Posts Tagged Charity
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University of Oregon psychologist Paul Slovic asked subjects for donations to save a little girl from starvation. To one group he gave no other information; to the other group he added that this girl was one of millions of other starving people. Logically, that extra bit of information should make no difference, since the girl being saved is the same.
But as one of my mentors likes to say, human beings are psychological and not logical creatures. Case in point: subjects in the second group donated about half as much money as those in the first group.
By Rabbi Yonason Goldson
And Moshe said to B’nei Yisroel: “See, Hashem has proclaimed by name Betzalel ben Uri ben Hur of the tribe of Yehudah… to perform every craft of design” (Shemos 35:30-33).
In the 1930s, Rav Elchonon Wasserman travelled to America to raise funds for his yeshiva in Baranovich. Addressing an affluent congregation one Shabbos morning, Rav Elchonon asked the parishioners to consider giving a donation of $180, which could support a bochur in his yeshiva for an entire year.
The rabbi of the shul, worried that his congregants might resent being asked for so large a contribution, added that even a donation of one dollar would also be helpful. Not surprisingly, Rav Elchonon received many one dollar donations and not many $180 donations.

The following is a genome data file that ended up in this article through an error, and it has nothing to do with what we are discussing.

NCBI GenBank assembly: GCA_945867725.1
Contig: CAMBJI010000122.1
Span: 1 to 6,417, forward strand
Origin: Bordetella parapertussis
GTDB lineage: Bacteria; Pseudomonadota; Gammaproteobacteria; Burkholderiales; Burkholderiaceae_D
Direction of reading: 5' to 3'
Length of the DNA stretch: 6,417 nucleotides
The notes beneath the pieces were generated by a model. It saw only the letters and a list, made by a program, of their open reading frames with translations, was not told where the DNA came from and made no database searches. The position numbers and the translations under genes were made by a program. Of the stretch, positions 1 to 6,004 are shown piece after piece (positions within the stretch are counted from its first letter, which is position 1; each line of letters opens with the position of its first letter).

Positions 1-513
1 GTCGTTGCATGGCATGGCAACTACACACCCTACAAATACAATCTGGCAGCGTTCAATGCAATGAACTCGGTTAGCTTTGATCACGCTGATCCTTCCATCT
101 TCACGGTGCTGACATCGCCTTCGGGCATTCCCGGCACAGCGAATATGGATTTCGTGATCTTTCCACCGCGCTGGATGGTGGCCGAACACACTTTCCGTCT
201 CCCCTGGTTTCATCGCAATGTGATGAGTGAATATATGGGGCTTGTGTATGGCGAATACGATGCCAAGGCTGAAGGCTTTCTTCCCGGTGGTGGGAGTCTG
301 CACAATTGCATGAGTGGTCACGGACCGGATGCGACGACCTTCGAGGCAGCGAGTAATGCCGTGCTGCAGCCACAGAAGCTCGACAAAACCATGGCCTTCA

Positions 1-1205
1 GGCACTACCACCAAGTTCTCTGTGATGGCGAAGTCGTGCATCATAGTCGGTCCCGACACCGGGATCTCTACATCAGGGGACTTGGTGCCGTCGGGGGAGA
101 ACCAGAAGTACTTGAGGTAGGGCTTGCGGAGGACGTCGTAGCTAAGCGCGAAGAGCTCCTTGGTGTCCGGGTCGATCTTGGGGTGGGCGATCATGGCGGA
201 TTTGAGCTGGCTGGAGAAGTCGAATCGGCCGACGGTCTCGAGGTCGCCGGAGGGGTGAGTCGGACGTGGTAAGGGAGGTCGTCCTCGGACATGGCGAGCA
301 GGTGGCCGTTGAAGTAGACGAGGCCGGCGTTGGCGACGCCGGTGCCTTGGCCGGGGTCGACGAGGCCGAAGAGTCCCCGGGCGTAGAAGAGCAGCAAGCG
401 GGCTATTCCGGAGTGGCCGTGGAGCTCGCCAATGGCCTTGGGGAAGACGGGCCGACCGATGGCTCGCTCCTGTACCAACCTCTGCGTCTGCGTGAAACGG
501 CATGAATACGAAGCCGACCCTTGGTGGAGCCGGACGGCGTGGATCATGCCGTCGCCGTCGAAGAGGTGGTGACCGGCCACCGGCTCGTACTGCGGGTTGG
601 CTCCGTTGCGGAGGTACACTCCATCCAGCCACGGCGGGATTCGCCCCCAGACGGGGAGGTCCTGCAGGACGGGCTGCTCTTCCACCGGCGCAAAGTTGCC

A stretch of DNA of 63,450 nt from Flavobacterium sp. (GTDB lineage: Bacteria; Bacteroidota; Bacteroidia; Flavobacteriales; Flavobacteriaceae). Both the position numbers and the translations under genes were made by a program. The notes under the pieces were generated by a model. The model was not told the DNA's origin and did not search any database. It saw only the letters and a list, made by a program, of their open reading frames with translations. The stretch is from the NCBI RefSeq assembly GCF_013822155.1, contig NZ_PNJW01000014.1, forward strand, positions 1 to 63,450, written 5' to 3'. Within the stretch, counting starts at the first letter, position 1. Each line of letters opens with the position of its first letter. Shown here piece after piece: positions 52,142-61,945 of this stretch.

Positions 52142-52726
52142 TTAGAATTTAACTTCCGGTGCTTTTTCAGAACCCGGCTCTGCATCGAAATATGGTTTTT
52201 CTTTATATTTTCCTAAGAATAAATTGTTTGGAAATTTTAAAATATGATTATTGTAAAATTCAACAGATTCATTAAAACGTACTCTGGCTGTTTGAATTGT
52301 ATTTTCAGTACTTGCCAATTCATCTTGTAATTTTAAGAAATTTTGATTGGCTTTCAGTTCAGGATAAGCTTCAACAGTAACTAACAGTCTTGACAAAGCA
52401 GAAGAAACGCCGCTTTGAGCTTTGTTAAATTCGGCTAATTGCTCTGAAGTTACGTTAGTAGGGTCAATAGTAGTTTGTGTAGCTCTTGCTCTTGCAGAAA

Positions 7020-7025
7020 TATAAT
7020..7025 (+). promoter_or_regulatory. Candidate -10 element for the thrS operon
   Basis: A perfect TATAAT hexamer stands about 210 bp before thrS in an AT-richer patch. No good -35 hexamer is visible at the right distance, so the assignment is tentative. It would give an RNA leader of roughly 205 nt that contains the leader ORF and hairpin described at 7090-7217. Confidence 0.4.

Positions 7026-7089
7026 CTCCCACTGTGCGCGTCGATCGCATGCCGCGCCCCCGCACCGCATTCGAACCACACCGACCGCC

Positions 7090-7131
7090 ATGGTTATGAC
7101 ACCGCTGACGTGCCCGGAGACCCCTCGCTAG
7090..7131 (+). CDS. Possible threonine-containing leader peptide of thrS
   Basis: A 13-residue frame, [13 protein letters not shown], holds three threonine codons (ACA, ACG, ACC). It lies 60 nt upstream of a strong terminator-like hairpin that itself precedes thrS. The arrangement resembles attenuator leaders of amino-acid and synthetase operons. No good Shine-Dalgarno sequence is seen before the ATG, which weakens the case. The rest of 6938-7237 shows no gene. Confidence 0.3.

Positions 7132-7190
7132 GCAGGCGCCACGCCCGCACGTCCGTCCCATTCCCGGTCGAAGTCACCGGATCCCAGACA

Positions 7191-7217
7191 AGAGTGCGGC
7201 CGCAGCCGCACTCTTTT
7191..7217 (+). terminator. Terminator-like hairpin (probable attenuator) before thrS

Recognizing that he had undermined the rosh yeshiva’s appeal, the rabbi offered an apology for scuttling his efforts. Rav Elchonon replied with the following moshel:
When Hashem instructed Moshe to appoint Betzalel as the chief architect of the mishkan, Moshe immediately went to the camp of Yehudah and began asking people if they knew Betzalel. With over 74,000 adult males in the tribe, it took a while before Moshe found someone who could direct him to Betzalel.
Said Rav Elchonon: “Did Moshe become angry with the people who did not know Betzalel? Of course not. If they did not know Betzalel, then Moshe would have to keep searching for someone who did.
“Supporting a Torah institution is exactly the same,” continued Rav Elchonon. “Whatever money Hashem intends to provide for Torah education will come through the means that Hashem has prepared. The only question is who will have the merit to participate in the support of Torah. If one person does not have the merit to be such a participant, there is no reason to become angry with him. Someone else who values the importance of educating students in the ways of Torah will step forward to act as Hashem’s agent, and that person will be rewarded in the next world in proportion to his generosity.”
And so we have to ask ourselves every moment of every day: are we eager to accept the job as Hashem’s agents to bring about the fulfillment of His will, or are we all too eager to leave that job to others?
Rabbi Yonason Goldson